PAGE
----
Twenty sixteen is officially in the books and it will surely go down as one of gloomier years of recent memory. From the US to the UK, Turkey to Berlin, there seemed to be a series of troubling news, and a persistent sense of global anxiety. Tourism was down. Terrorism up. Politics loomed like a dark cloud. Most would simply like to forget 2016 altogether as if it never happened, yet the gravity of the events will make that impossible to do. Unquestionably, we’re all hoping for a much brighter, more optimistic 2017.
Tumult did come to define 2016, but there were certainly bright moments for the modern luxury market and neighboring industries. Phlur made a big splash in the summer, introducing an innovative take on fragrance and a considerable PR push that put it on many shoppers’ maps from June to December. Farfetch’s $110 million Series F drew audible gasps of the good kind. Away’s $8.5 million Series A allowed it to ramp up its retail footprint globally, and its claimed early returns after just a year in business — $10 million — were impressive. Ditto for Outdoor Voices which brought in a $7 million Series A from the likes of APC’s Jean Touitou, among several others.
In Vancouver, Herschel Supply’s burgeoning empire became an exciting topic of discussion after acquiring Seattle-based boutique Totokaelo in September. A short hop south to San Francisco, Bevel continued its unstoppable momentum, launching the Bevel Blade to much fanfare, landing an exclusive deal with Target, and making its shaving products available for purchase a la carte (rather than as a complete system). On the East Coast, Ledbury and Proper Cloth both moved into bright, swanky new showrooms, and Atlanta-based Sid Mashburn expanded his growing southern empire to Santa Monica. Everlane, not one to be left out, also opened up its first permanent space in San Francisco after years of scoffing at the very thought.
Closing out the year, news of Rapha’s possible acquisition by LVMH grabbed our attention, so too did Glossier’s $24 million Series B and first permanent location in NYC. Throughout all of this, Forerunner Venture’s Kirsten Green, frequently mentioned by us, seemed to be everywhere. From the good — Dollar Shave Club’s $1 billion exit to Unilever, and Away’s and Outdoor Voice’s raises — to the bad — Trunk Club’s valuation slash by current owners Nordstrom (Forerunner was an early investor) — there was the sense that Kirsten and the Forerunner team were connected to much of the year’s modern luxury news in some way or another. (The same could certainly be said about the less visible, but every bit as influential, 14W, a Silicon Alley firm whose stakes in Glossier, Outdoor Voices, Tracksmith, Everlane, and Lyst should not go unnoticed.)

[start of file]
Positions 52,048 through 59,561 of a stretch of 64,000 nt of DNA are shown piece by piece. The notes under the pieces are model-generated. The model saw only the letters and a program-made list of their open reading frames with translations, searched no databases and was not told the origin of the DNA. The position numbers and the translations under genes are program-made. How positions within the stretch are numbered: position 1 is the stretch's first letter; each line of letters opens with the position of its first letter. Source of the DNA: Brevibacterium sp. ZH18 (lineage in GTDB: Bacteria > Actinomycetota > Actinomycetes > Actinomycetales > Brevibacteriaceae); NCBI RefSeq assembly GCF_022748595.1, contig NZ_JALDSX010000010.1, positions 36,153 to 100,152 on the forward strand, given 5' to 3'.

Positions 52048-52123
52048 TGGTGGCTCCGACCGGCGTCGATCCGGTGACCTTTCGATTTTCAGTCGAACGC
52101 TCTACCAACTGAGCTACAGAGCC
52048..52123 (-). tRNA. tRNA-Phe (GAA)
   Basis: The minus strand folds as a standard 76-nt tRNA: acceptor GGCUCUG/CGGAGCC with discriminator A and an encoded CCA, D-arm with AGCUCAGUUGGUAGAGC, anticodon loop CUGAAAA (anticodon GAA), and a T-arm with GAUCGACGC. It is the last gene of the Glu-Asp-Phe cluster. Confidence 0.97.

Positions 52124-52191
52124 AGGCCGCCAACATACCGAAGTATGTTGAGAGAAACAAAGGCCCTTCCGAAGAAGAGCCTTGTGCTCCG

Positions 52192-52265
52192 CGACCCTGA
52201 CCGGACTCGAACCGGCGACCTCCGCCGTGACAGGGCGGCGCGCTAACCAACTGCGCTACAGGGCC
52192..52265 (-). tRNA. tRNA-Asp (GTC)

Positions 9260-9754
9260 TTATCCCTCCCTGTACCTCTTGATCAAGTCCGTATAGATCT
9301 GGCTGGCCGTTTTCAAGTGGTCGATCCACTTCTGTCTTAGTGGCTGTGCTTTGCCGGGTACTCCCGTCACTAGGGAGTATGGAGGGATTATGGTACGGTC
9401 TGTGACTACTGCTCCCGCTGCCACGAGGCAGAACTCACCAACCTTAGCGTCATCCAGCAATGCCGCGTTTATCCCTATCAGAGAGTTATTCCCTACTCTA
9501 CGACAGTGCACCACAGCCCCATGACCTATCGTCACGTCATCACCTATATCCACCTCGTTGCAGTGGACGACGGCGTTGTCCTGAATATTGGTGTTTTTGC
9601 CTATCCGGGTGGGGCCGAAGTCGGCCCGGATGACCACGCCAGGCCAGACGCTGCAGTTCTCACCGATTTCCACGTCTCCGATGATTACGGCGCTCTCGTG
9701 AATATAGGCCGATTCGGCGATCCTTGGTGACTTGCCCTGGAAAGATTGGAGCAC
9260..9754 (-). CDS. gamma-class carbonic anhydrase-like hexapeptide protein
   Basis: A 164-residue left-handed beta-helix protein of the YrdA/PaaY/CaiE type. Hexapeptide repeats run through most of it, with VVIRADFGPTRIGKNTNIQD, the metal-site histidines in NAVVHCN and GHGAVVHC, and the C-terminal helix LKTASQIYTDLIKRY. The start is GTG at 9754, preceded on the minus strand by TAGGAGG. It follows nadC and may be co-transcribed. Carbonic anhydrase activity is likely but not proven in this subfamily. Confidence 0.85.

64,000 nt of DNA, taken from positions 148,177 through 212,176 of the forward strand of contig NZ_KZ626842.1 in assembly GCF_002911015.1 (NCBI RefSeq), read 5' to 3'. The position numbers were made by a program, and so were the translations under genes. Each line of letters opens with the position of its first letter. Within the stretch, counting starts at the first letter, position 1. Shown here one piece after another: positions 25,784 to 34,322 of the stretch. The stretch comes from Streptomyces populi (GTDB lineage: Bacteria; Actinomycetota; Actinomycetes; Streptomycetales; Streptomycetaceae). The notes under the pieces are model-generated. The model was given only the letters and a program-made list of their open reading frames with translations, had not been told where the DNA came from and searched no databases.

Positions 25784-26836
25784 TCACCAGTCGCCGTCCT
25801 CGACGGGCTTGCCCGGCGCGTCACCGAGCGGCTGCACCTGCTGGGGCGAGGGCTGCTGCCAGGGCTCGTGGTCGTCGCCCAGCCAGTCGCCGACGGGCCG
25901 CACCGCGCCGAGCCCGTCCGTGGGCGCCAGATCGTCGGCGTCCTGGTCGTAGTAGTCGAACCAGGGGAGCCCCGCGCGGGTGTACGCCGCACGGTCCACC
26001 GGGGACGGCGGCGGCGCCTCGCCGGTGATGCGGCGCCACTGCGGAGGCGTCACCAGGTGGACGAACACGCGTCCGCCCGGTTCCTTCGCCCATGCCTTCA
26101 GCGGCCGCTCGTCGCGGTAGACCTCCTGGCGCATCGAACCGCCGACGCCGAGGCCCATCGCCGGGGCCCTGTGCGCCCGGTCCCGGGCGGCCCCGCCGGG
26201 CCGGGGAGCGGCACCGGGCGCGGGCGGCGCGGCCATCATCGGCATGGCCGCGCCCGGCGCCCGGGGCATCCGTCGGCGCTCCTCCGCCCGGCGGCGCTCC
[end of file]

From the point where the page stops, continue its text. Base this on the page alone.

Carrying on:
Taking stock of the carryover from 2016, we’ve stepped back, looked around, and determined that things certainly could get interesting over the next twelve months for modern luxury. From IPOs to new stores, brands on the rise (and those in need of a big recovery), we’ve come up with the Lean Luxe 2017 Modern Luxury Forecast. Here’s to a great year, and continued good business!
Money on our mind
Fundraises, IPOs, and M&As
1 – The Warby Parker IPO
The rumors have been swirling for quite some time. A recent chat with Bloomberg Market’s Scarlet Fu just before Christmas put Neil Blumenthal on the hot seat. When asked various questions about Warby’s potential IPO plans, he delivered a reasonable, if diplomatic, response about an IPO that may or may not be happening soon: “We’ve built Warby Parker to last, not as something to scale and immediately flip.” Ms. Fu followed up by asking whether he views an IPO as “flipping the business.” He said, essentially, “Eh, not really.” Interesting. Warby Parker has now raised a total of $215 million across five rounds. Its most recent raise, a $100 million Series D in April 2015, valued the company at $1.3 billion. Now in its seventh year of operation in 2017 and with this much venture capital behind it, an exit of some sort will be expected soon. This could be the year where things get set in motion.
2 – Farfetch’s end-of-year IPO
Because it’s coming. At this point it’s an open secret. Chatter on Farfetch’s pending IPO increased significantly towards the tail end of 2016, with rumors of Natalie Massenet potentially coming aboard only helping to fuel the fire. Reports claim Jose Neves and the board are targeting an IPO sometime in the fall. Makes perfect sense. They’ve raised $304 million over six rounds, are valued at over $1.5 billion at this point, and in its ninth year of operation now, its investors are likely salivating at the thought of a payout. One to closely monitor.
3 – Rocket Internet makes a more aggressive push for MLCs
We’re hearing that Berlin-based Rocket Internet, by way of its venture fund, Global Founder’s Capital, is actively looking for modern luxury companies (MLCs) to invest in. Those rumors bore fruit in 2016 with Away’s Series A, which they led. We understand that they’ve made overtures to other early-stage brands as well, and 2017 could be the year where they really start to accelerate things. More on this soon.
4 – How will the full Paddle 8 – Auctionata merger unfold?